in

27 Vegetables and Herbs (Combinations for a Happy Symbiotic Garden)

A vegetable and herb garden adorned with flowers.

If you are looking to supplement your symbiotic garden, here are 27 different vegetables and herbs along with their combinations for a happy symbiotic garden.

A healthy garden makes a happy home, and if taken care of, it can sustain you throughout every season (curious about food preservation? Read about it here!) We discuss symbiotic gardening practices in a previous article and wanted to create a more comprehensive list of great pairings to make in your fruit and vegetable garden.

After hundreds of years of observation, humans have made a wise effort in attempting to understand plant relationships, and learning from them about how to live in harmony. Symbiotic gardening practices are thankfully becoming more well known, and the efforts are apparent whenever it comes time to harvest.

The Big Guns

Here we’re going to go a little bit more in-depth into a few plants, to describe in detail what pairing them with another plant will look like.

A planter in the garden filled with herbs and vegetables.

Orange Nasturtium: a lovely perennial flower that attracts whiteflies. This plant is quite the martyr, as it deters attention from your precious cucumbers, tomatoes, cabbage, and lettuce and onto itself. Sacrifice for benefit of the whole.

A close look at orange nasturtium flowers.

Rosemary: This is a wonderful herb to pair with carrots, sage, cabbage, and broccoli. The other herbs and vegetables thrive, while the scent of the rosemary repels pests like cabbage moths and flies. (It also goes great in sweet and savory dishes alike.)

This is a look at clusters of fresh rosemary.

Marigolds: not only are they a fantastic color, but these are also the ultimate pollinator attractors! And it doesn’t end there. Marigolds attract hoverflies. Why is this good? Because hoverflies are predatory to twitch grass, plant lice, and greenflies.

A close look at a field of orange marigolds.

Garlic: better known for shielding us against vampires, it actually does the same with pests! Grow garlic with tomatoes, kale, and strawberries, and you’ll never see a spider mite again.

The Big List

There is an almost infinite number of successful fruit and vegetable pairings that can be made. So here is a compacted list of 27 veggies and herbs and what they get along with under the soil.

1. Asparagus 

A close look at asparagus being harvested.

Pair: basil, parsley, tomato

2. Basil 

This is a close look at fresh basil leaves.

Pair: pepper, tomato

3. Beans

A close look at a fresh bean plant.

Pair: beet, carrot, cauliflower, corn, cucumber, marigold, potato, strawberry

Avoid: fennel, garlic, onion

4. Beets

A close look at a bunch of fresh beet root leaves.

Pair: beans, broccoli, cabbage, collard greens, kale, onion

Avoid: pole bean, mustard seed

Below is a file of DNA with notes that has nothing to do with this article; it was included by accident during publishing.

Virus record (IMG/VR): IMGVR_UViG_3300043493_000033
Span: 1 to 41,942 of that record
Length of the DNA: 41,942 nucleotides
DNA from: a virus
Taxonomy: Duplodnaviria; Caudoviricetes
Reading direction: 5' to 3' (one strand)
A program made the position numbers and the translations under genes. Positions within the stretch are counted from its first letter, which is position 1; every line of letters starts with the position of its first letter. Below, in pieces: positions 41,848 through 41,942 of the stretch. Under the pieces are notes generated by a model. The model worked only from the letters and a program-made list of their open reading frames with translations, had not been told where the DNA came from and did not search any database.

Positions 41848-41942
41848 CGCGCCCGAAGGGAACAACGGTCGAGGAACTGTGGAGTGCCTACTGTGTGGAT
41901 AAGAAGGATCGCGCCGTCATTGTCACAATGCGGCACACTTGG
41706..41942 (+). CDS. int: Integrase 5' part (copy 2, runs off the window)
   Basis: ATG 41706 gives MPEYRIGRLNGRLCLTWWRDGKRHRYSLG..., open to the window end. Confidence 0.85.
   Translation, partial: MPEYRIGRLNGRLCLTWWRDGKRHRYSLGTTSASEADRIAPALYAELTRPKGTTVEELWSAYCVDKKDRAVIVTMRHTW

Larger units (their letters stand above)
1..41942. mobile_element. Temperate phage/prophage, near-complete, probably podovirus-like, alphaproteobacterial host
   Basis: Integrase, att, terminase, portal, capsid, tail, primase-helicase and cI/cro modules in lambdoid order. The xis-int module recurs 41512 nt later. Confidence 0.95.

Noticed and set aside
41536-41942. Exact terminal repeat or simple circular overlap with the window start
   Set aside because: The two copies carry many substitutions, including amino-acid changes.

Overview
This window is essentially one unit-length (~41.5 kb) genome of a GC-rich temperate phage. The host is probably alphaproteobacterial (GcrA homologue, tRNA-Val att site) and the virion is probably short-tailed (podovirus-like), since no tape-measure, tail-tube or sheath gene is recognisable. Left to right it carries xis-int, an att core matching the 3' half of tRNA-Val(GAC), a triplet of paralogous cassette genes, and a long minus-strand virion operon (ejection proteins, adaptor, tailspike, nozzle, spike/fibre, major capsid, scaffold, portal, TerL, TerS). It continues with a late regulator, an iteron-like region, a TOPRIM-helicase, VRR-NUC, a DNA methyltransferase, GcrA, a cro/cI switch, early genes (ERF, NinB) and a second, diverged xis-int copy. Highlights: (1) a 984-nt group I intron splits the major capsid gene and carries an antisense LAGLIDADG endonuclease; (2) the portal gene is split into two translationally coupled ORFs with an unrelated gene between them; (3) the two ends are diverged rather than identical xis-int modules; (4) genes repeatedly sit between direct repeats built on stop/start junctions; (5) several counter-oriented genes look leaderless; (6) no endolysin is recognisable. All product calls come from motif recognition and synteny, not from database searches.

5. Broccoli 

A close look at fresh broccoli plants.

Pair: beet, dill, onion, oregano, peppermint, potato, rosemary, sage

Avoid: beans, mustard seed, strawberry, tomato

6. Cabbage

A close look at a cabbage being harvested.

Pair: beet, dill, onion, oregano, peppermint, potato, rosemary, sage

Avoid: beans, mustard seed, strawberry, tomato

7. Carrot

A close look at fresh carrots ready to be harvested.

Pair: lettuce, onion, pea, rosemary, sage, tomato

Avoid: dill

8. Chard

A close look at fresh swiss chard.

Pair: mint, lettuce, radish

9. Cilantro 

Clusters of Cilantro growing on soil.

Pair: carrot, chard, radish

Avoid: fennel

10. Collard Greens

A close look at fresh organic collards ready to be harvested.

Pair: tomato

11. Corn

A close look at a field of corn with ripe corn.

Pair: artichoke, bean, cucumber, marigold, pea, potato, pumpkin, sunflower

12. Cucumbers

Fresh cucumbers being harvested.

Pair: bean, corn, okra, pea, radish, sunflower

Avoid: lavender, lemon balm, mint, potato

13. Eggplant

A field of fresh organic eggplants.

Pair: bean, okra

14. Garlic

Clusters of fresh garlic newly harvested.

Pair: kale, tomato, strawberry

Avoid: bean, pea

15. Lavender 

Clusters of potted lavenders on a wooden table.

Pair: broccoli, collard greens, kale

16. Lettuce

A close look at fresh lettuce ready to be harvested.

Pair: carrot, cucumber, radish, strawberry

Avoid: cabbage, parsley

17. Mint

A close look at a potted mint plant being watered.

Pair: cabbage, tomato

Avoid: chamomile

18. Okra

Fresh okra growing on a planter.

Pair: cucumber, eggplant, sweet pepper

19. Onion

A bunch of white onion growing on soil.

Pair: beet, strawberry, tomato

Avoid: bean, pea

20. Peas

This is a close look at a pea plant.

Pair: bean, carrot, corn, cucumber, lemon balm, mint, potato, radish

Avoid: garlic, onion

21. Pumpkin

A close look at a ripe pumpkin ready to be harvested.

Pair: bean, corn

Avoid: potato

22. Radish

A few fresh radish growing on healthy soil.

Pair: bean, beet, carrot, cucumber, lettuce, spinach, tomato

Avoid: potato

23. Sage

A cluster of fresh sage.

Pair: cabbage, carrot, oregano, rosemary

Avoid: cucumber

24. Spinach

A field of fresh spinach.

Pair: collard greens, mustard seed, strawberry

25. Squash

A close look at freshly-harvested squash.

Pair: bean, corn, clover

26. Strawberries

A cluster of fresh strawberries.

Pair: bean, borage, lettuce, spinach

Avoid: cabbage

27. Tomatoes

An abundance of tomatoes growing in a greenhouse.

Pair: asparagus, bee balm, calendula, carrot, garlic, parsley, onion

Avoid: cabbage, corn, potato

↓ Next Post Below


CLICK HERE for Free Design SoftwareTry our free 3D home/room design software.




HAUS Naturals Stainless Steel Cleaner

Heggesætra House by Hesselbrand

A carnivorous sundew feeding on a fly.

What is a Flypaper Trap?